A South Korean film set during the Japanese colonial period about forced laborers working in a coal mine has been a smash hit, and a statue dedicated to forced laborers is set to be put up in Seoul. However, what we find most worrying in the current climate is the content of South Korean President Moon Jae-in's Aug. 15 speech commemorating his country's liberation from Japanese rule.
Specifically, Moon asserted that the forced laborer issue is just as major a historical problem between his country and Japan as "comfort women." He also called on Japan's leaders to "show courage" in solving these problems.
Unpaid wages for forced laborers was discussed during negotiations to normalize Japan-South Korea diplomatic relations, and was officially resolved by the 1965 Agreement on the Settlement of Problem Concerning Property and Claims and on Economic Cooperation between Japan and the Republic of Korea. In its particulars, forced labor is thus different from comfort women, which emerged as a diplomatic problem in the 1990s.
In 2005, during the administration of President Roh Moo-hyun, South Korea examined the scope of the 1965 settlement, and confirmed that the forced laborer problem had indeed been resolved. What's more, Moon was chief presidential secretary in charge of the issue, and worked on the review.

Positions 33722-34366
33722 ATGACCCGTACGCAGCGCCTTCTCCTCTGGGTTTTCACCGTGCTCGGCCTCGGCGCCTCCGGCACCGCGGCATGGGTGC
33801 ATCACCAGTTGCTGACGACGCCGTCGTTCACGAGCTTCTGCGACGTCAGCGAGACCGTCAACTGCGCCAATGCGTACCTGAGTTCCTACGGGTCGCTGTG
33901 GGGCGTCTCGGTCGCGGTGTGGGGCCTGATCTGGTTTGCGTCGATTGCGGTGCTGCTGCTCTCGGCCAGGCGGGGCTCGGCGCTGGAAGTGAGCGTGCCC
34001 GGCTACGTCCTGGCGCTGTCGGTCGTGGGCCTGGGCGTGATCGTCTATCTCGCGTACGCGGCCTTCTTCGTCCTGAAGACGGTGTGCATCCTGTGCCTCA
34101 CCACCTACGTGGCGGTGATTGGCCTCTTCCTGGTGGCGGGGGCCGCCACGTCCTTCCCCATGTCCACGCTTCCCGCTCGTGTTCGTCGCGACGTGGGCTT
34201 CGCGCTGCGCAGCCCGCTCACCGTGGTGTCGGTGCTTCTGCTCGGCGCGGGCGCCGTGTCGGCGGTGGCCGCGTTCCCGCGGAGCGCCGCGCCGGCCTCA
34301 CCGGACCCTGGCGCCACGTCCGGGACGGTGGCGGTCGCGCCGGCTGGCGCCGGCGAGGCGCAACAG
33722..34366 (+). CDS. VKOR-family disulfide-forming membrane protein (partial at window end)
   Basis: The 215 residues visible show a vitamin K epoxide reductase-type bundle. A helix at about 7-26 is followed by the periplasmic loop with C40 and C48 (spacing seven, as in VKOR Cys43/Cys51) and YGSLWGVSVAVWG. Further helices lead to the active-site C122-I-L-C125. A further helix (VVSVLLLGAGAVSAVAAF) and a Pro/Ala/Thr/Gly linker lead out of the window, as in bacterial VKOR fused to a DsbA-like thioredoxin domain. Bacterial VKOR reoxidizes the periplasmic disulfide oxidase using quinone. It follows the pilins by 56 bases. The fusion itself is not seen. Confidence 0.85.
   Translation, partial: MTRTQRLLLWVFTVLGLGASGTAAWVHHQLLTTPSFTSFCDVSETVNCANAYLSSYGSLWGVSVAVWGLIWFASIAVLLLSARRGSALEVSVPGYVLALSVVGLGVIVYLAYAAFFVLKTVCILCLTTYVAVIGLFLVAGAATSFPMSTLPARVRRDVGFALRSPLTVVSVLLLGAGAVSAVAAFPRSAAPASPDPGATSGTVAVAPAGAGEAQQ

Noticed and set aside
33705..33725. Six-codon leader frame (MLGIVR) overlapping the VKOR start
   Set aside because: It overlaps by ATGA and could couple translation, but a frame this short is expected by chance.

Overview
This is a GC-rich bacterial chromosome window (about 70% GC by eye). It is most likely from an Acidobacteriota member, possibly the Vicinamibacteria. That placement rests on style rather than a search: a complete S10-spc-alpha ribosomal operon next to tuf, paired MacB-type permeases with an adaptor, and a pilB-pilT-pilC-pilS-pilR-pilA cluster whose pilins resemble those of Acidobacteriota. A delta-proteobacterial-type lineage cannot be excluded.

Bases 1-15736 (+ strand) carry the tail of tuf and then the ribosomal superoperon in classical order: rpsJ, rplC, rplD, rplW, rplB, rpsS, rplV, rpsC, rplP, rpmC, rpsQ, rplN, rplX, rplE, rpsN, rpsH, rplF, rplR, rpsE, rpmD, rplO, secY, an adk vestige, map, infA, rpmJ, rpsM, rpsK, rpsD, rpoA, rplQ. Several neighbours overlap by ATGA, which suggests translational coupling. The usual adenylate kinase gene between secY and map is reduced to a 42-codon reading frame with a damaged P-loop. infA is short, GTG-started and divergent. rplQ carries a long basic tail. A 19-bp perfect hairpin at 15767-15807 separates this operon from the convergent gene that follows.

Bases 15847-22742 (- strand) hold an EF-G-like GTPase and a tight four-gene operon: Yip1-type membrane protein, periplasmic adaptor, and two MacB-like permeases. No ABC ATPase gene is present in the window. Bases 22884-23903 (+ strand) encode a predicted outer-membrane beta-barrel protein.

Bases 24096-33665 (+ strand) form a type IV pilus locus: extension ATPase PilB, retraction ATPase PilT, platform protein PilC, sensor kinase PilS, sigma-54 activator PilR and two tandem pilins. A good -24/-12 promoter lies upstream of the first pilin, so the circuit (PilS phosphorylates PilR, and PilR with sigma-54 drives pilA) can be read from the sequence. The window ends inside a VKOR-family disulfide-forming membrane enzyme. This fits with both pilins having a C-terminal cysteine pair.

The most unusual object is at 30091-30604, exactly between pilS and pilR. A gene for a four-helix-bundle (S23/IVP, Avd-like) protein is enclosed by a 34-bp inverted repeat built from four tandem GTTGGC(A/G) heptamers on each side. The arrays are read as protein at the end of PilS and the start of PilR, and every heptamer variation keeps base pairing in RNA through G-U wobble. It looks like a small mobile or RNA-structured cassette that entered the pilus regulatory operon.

When in 2012 the South Korean Supreme Court ruled that the 1965 settlement did not cover forced laborers, the government nevertheless declared that its position -- that the issue had been resolved -- was unchanged. However, when the Supreme Court sent the case back to the high court, the high court reversed its previous decision and found in favor of the plaintiff, and ordered a Japanese company to pay compensation.
The suit has once more been appealed to the Supreme Court. Should the justices confirm the high court decision, it would open up many Japanese companies to litigation, and would likely seriously impact Japan-South Korean relations.
South Korea was ruled by a military dictatorship when the 1965 settlement was signed, and we can understand the dissatisfaction of former forced laborers who feel their concerns were not reflected in the agreement.
Nevertheless, dealing with the postwar period has been an imperfect process. Compromising on complex stakes for the sake of coming to an arrangement that best responds to the international situation is inevitable. It is quite a stretch to expect a complete review of bilateral agreements simply because times have changed.
Japan and South Korea are close neighbors, and they need each other on a variety of core issues such as security and economic policy. Both sides must respect the bilateral ties built up so far, and continue to boost cooperation.
Starting with comfort women, historical issues can easily enflame the emotions of both the Japanese and South Korean people. Their national leaders must be aware that they are called on to always respond in a cool and careful manner.